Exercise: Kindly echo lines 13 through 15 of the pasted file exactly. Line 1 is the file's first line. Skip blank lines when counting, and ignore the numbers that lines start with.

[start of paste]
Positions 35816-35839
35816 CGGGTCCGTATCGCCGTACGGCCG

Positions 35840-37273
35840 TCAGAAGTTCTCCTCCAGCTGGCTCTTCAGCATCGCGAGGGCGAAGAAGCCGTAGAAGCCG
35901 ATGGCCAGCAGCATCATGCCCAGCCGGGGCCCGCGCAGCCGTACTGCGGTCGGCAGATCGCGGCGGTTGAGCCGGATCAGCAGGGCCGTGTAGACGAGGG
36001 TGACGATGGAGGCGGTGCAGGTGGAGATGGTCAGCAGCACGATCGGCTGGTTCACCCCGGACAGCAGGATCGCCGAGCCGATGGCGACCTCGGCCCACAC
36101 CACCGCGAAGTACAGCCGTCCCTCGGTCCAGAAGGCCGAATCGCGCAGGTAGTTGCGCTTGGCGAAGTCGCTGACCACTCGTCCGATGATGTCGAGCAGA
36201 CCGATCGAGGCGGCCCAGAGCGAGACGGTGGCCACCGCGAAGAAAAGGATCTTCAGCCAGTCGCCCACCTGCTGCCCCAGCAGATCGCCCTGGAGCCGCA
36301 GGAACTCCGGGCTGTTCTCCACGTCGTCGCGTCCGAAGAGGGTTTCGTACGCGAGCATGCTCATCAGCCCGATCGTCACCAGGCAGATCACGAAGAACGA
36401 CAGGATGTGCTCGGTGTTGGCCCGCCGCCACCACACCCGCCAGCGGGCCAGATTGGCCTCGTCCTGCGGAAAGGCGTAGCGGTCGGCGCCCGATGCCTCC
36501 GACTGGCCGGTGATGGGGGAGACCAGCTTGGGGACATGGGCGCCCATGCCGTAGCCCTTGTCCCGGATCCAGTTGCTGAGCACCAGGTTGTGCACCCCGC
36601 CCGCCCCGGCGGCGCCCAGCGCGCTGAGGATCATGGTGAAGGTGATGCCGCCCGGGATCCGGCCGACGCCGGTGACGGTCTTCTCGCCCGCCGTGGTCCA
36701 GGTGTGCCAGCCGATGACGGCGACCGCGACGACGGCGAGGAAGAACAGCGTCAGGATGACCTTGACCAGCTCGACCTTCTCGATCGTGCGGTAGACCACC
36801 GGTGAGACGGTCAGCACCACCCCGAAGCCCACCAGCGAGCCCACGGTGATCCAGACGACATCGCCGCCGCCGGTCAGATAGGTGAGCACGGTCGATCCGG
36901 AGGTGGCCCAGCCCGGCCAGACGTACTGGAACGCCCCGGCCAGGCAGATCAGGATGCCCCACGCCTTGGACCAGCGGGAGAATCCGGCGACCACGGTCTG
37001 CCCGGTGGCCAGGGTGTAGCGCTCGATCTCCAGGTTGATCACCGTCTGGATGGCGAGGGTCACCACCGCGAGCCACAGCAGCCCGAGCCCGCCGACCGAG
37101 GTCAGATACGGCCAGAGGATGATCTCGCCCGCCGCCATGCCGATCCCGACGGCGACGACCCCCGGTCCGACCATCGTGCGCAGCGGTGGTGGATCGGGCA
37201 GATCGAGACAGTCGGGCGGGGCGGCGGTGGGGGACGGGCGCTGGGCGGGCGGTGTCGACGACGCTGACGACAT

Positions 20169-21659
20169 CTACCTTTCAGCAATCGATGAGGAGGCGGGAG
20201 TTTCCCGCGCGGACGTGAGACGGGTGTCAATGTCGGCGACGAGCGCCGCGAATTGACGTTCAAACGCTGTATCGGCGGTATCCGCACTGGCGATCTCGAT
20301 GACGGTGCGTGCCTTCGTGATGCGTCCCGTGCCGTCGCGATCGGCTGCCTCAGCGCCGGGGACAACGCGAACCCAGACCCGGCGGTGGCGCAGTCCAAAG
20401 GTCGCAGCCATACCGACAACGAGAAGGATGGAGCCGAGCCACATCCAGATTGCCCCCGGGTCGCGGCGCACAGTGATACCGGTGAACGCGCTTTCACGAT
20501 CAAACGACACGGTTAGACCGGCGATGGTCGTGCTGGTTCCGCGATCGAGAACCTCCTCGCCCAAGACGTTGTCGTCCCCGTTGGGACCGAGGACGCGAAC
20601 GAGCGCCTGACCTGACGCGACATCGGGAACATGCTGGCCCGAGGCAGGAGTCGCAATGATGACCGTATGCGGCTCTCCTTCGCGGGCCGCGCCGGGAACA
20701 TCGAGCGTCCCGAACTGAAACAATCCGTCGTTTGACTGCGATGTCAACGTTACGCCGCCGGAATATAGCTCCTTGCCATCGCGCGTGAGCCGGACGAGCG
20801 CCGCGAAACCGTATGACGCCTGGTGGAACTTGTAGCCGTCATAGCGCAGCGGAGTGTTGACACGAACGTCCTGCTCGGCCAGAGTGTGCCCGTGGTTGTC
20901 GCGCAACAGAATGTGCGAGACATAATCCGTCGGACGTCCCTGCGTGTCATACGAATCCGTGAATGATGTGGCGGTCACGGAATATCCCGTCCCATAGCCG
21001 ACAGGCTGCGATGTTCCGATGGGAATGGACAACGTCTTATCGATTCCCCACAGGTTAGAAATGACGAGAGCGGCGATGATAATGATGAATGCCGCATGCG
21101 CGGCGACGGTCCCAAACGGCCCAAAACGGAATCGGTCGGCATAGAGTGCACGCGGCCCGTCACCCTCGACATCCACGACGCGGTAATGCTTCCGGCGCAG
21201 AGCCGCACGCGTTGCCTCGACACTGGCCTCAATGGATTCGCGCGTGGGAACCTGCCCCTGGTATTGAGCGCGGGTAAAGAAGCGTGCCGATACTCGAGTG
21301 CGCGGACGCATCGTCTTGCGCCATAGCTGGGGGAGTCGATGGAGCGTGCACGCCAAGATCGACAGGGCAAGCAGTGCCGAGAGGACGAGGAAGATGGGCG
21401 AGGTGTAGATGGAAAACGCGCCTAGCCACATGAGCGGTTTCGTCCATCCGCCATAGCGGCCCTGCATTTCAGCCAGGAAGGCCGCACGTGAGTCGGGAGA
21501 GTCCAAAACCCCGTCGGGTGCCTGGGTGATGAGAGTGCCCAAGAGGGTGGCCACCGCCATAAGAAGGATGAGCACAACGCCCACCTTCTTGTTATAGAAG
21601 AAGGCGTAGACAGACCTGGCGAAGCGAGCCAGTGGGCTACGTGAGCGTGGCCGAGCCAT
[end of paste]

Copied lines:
36701 GGTGTGCCAGCCGATGACGGCGACCGCGACGACGGCGAGGAAGAACAGCGTCAGGATGACCTTGACCAGCTCGACCTTCTCGATCGTGCGGTAGACCACC
36801 GGTGAGACGGTCAGCACCACCCCGAAGCCCACCAGCGAGCCCACGGTGATCCAGACGACATCGCCGCCGCCGGTCAGATAGGTGAGCACGGTCGATCCGG
36901 AGGTGGCCCAGCCCGGCCAGACGTACTGGAACGCCCCGGCCAGGCAGATCAGGATGCCCCACGCCTTGGACCAGCGGGAGAATCCGGCGACCACGGTCTG